Factor two, the nature of the copyrighted work, should help the Copilot user. The copied work is source code, which permits more copying than works closer to the core of copyright like paintings and books. Factor three, the amount and substantiality copied, is also dealt with quickly. In this scenario, the user is copying a very small amount of code. This is likely a small and unimportant part of the training example. Large programs can comprise millions of lines of code. The value of code is more an emergent phenomenon rising out of many discrete lines of source code. Fifteen lines from any program are unlikely to possess any qualitative importance.
Overall, the user’s fair use defense hinges on unknowns. In particular, their case is much weaker if the ultimate functionality of the user’s program and the copied program must overlap. If that were true, the user’s claim to transformativeness would be weakened, and a risk of market substitution would present itself. A Copilot user risks such functional overlap when they accept a suggestion without knowing the source of a suggestion. The degree of sympathy a court may have for a user suggested copied code by Copilot and unable to discover its source may also play a role.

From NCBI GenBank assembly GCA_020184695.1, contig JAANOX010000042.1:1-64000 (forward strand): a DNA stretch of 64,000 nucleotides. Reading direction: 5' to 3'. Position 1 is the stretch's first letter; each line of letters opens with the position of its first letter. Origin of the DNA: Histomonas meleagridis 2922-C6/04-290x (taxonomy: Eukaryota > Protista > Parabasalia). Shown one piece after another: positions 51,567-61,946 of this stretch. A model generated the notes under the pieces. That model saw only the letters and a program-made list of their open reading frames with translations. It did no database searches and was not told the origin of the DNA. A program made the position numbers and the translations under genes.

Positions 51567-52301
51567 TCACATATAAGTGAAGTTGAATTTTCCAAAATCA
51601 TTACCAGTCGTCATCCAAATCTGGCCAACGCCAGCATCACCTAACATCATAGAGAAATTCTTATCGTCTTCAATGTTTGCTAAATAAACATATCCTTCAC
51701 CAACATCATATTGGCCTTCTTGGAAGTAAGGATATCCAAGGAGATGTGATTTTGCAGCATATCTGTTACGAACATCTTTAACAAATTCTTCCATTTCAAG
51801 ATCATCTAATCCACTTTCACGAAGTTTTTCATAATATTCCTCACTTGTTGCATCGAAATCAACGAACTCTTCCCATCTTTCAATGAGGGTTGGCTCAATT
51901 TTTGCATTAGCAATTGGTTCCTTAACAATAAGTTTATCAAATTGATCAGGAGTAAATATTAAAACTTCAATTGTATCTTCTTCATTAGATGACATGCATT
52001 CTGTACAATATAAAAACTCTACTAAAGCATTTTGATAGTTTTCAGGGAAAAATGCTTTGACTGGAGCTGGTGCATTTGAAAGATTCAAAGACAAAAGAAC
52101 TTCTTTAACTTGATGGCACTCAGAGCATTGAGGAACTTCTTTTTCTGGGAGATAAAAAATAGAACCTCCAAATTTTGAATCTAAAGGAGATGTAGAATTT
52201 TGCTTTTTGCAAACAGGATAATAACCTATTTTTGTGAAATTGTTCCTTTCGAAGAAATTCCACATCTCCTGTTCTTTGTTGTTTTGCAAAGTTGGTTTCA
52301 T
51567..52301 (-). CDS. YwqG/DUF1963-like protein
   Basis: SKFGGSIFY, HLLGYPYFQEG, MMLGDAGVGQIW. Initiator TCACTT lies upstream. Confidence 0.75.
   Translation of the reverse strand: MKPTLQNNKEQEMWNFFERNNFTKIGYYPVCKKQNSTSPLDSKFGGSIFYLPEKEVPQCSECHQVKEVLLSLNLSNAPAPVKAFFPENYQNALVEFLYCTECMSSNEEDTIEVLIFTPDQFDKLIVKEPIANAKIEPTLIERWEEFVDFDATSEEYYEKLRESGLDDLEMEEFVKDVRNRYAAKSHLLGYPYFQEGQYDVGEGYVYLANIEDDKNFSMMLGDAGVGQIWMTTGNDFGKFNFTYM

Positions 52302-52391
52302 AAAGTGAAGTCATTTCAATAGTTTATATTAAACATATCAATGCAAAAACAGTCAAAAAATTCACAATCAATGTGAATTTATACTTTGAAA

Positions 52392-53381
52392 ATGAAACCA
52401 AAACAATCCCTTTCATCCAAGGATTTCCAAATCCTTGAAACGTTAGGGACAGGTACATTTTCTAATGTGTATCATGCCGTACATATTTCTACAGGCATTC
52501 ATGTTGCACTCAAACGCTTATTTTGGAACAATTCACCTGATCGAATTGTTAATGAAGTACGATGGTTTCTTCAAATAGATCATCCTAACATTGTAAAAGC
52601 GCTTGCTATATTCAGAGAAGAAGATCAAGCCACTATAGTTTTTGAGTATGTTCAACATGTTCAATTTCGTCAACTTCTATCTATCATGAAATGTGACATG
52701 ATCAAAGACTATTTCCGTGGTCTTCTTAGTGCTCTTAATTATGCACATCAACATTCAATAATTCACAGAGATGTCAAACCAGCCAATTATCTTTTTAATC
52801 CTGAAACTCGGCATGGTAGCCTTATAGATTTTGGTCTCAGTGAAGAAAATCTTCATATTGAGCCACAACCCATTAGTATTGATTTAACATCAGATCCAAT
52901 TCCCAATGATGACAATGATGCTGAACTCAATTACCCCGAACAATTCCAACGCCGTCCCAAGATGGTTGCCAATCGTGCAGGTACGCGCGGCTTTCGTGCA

C. GitHub's Secondary Liability
Device makers whose products are used to infringe copyright face secondary liability under copyright law. To hold a device maker secondarily liable, plaintiffs must first establish that there have been acts of direct infringement by the device’s users. Thus, the possibility of GitHub being found secondarily liable for Copilot’s use depends on the preliminary question of whether Copilot users are direct infringers with respect to the copyrighted training examples. The previous section explored that question in detail. Given the uncertainty of the answer, it is worth considering the question of secondary liability.
Sony v. Universal provides a defense to secondary liability, as well as guidance in assessing GitHub’s situation with Copilot.215Sony Corp. of Am. v. Universal City Studios, Inc., 464 U.S. 417 (1984). Sony was selling VCRs which gave users the ability to make copies of television programming, some of which was plaintiffs’ copyrighted works, onto reusable tapes.216Id. at 422, 434. The Court noted that the devices were put to various uses, some of which were unobjectionable or authorized by copyright owners.217Id. at 424. It ultimately declined to give the plaintiffs the right to enjoin the device altogether, holding that “the sale of copying equipment . . . does not constitute contributory infringement if the product is . . . capable of substantial noninfringing uses.”218Id. at 421, 424.